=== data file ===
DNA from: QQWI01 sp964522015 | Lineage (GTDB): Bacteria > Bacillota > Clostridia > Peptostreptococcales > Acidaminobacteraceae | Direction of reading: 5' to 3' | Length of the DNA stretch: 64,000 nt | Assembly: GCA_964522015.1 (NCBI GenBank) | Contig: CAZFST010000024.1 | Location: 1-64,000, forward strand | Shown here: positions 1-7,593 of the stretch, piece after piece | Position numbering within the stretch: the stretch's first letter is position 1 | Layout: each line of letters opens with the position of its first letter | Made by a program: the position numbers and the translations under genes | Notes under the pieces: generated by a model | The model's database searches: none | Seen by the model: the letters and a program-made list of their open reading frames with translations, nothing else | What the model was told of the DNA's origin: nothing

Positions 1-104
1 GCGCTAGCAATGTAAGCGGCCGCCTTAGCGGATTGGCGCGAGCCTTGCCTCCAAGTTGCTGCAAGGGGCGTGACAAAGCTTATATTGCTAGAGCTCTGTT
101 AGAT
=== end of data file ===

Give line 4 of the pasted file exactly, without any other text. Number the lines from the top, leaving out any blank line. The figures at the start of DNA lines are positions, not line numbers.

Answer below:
101 AGAT